Directions For Filling Hanging Baskets





To fill a wire basket, first obtain some of the green moss to be found

on the lower portion of the trunks of trees in almost any shady piece of

woods. This is to be used as a lining to the basket, turning the green

side out, and entirely covering the inside of the wire form with the

moss. Before filling the basket with soil, place a handful of charcoal

or gravel in the bottom, which will hold the moisture. Fill the basket

with rich, loose loam, such as will not harden by frequent waterings.



Plants that are peculiarly suitable for hanging baskets are quite

numerous, and from them a selection may be made that will please the

most exacting taste.



It is a mistake to crowd too many plants into a basket, if they grow

they will soon become root-bound, stunted, and look sickly. If the

hanging basket be of the ordinary size, one large and choice plant

placed in the centre with a few graceful vines to droop over the edges,

will have a better effect when established and growing, than if it were

crowded with plants at the time of filling. Hanging baskets being

constantly suspended, they are exposed to draughts of air from all

sides, and the soil is soon dried out, hence careful watching is

necessary in order to prevent the contents from becoming too dry. If the

moss appears to be dry, take the basket down and dip it once or twice in

a pail of water, this is better than sprinkling from a watering-pot. In

filling hanging baskets, or vases of any kind, we invariably cover the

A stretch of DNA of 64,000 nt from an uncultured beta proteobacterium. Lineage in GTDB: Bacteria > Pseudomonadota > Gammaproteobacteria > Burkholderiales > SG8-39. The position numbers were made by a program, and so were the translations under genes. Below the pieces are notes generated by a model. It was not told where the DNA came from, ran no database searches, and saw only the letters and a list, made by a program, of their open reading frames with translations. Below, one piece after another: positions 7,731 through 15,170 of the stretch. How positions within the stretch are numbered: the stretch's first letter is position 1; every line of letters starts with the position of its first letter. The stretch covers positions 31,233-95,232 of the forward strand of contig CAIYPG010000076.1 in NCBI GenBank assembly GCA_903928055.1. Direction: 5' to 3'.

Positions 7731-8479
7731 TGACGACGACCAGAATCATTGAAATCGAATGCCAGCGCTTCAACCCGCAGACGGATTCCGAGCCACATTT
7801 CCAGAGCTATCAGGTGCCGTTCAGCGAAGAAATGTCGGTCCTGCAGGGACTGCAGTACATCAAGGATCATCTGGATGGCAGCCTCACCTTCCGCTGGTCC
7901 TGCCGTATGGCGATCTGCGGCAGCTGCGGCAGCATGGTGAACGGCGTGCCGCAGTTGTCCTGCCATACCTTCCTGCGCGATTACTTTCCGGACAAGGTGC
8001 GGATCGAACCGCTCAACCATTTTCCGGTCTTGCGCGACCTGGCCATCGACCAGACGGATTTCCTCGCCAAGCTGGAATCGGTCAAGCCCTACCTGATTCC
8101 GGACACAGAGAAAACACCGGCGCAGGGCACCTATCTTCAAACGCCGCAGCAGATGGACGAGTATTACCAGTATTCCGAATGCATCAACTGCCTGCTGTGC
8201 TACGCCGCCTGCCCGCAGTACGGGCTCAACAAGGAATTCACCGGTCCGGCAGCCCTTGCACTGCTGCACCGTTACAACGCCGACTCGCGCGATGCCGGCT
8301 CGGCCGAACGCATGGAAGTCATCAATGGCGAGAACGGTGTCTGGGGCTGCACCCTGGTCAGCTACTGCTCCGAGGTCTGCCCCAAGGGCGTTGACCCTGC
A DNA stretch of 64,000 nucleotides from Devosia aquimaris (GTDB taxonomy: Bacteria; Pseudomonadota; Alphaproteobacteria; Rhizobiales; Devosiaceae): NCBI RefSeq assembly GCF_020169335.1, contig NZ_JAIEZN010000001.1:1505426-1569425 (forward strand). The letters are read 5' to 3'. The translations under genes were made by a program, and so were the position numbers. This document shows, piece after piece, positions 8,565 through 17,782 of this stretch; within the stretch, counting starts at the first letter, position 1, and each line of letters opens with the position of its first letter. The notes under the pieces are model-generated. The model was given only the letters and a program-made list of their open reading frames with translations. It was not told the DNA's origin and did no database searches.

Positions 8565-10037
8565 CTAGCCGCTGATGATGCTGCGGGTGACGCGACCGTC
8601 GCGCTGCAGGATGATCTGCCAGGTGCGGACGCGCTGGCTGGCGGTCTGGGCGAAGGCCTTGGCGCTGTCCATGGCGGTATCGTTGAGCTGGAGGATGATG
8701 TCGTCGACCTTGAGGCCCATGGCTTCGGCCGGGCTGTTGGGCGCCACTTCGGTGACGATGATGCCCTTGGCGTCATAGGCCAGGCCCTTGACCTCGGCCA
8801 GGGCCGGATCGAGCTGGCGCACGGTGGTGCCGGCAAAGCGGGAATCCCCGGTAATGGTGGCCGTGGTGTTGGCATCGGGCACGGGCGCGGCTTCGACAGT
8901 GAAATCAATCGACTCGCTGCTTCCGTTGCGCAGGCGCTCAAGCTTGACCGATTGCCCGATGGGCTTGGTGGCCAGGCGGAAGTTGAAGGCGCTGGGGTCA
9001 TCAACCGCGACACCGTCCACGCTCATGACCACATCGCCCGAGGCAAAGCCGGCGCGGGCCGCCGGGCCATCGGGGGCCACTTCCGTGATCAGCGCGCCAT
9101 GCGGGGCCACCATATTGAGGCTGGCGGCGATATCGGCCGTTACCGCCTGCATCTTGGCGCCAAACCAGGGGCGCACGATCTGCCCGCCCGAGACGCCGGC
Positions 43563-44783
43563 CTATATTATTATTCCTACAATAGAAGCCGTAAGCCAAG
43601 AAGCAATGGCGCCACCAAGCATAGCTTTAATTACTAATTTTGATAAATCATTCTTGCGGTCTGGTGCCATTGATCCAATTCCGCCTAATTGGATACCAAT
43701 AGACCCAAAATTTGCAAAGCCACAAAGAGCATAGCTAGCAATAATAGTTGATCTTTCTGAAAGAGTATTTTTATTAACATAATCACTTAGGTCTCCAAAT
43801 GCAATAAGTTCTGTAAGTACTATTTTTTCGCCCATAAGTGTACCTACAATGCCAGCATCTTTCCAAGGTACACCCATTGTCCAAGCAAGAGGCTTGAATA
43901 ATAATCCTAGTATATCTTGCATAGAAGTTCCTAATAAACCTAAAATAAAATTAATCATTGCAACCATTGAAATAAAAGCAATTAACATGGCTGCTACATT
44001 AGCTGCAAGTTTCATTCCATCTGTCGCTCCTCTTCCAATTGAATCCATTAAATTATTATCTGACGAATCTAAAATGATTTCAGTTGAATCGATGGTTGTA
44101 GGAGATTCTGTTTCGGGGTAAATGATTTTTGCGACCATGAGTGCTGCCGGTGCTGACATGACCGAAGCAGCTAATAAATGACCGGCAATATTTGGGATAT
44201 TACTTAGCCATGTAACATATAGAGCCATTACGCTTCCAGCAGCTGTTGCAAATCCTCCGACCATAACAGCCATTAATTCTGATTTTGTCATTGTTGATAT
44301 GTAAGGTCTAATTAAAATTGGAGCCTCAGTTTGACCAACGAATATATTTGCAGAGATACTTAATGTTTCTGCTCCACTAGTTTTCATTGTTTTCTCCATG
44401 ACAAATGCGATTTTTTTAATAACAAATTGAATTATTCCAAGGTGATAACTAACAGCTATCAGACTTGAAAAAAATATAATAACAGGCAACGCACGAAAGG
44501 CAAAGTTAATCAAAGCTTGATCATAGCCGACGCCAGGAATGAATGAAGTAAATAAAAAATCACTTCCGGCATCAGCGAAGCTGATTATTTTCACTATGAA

surface of the soil with the same green moss used for lining, which,

while it adds materially to the pleasing appearance of the whole, at the

same time prevents the soil from drying out or becoming baked on the

surface.



The following is a list of choice plants suitable for hanging-baskets.

Those marked thus (+) are fine for the centre, those marked thus (*)

have handsome foliage, and this mark (**) indicates that the plants have

flowers in addition to handsome foliage:



**Begonia glaucophylla scandens.

+Oxalis.

**Begonia Rex, very fine.

*Fittonia

+Cuphea platycentra (Cigar Plant).

+Pandanus (Screw Pine).

+Dracaena (Young's).

+Neirembergia.

+Centaurea gymnocarpa.

**Geraniums, Mrs. Pollock and Happy Thought.

*Tradescantia discolor.

*Peperomias.

**Gloxinias.

*Fancy Ferns.

+Ageratum (John Douglass, blue).

+Achyranthes.

**Variegated Hydrangea.

*Ficus Parcelli.

**Gesnerias.

*Variegated Grasses, etc., etc.



TRAILING PLANTS.



**Fuchsia, microphylla.

Sedum (Stone Crop).

**Ivy-leaved Geraniums.

German Ivy.

Indian Strawberry Vine.

Kenilworth Ivy.

Lycopodium.

Moneywort.

**Trailing Blue Lobelia.

*Cissus discolor.

**Lysimachia (Moneywort).

**Tropaeolums.

**Torrenia Asiatica.

**Mesembryanthemums (Ice Plant).

**Cobaea scandens.

**Pilogyne suavis.

+Lygodium scandens (Climbing Fern).





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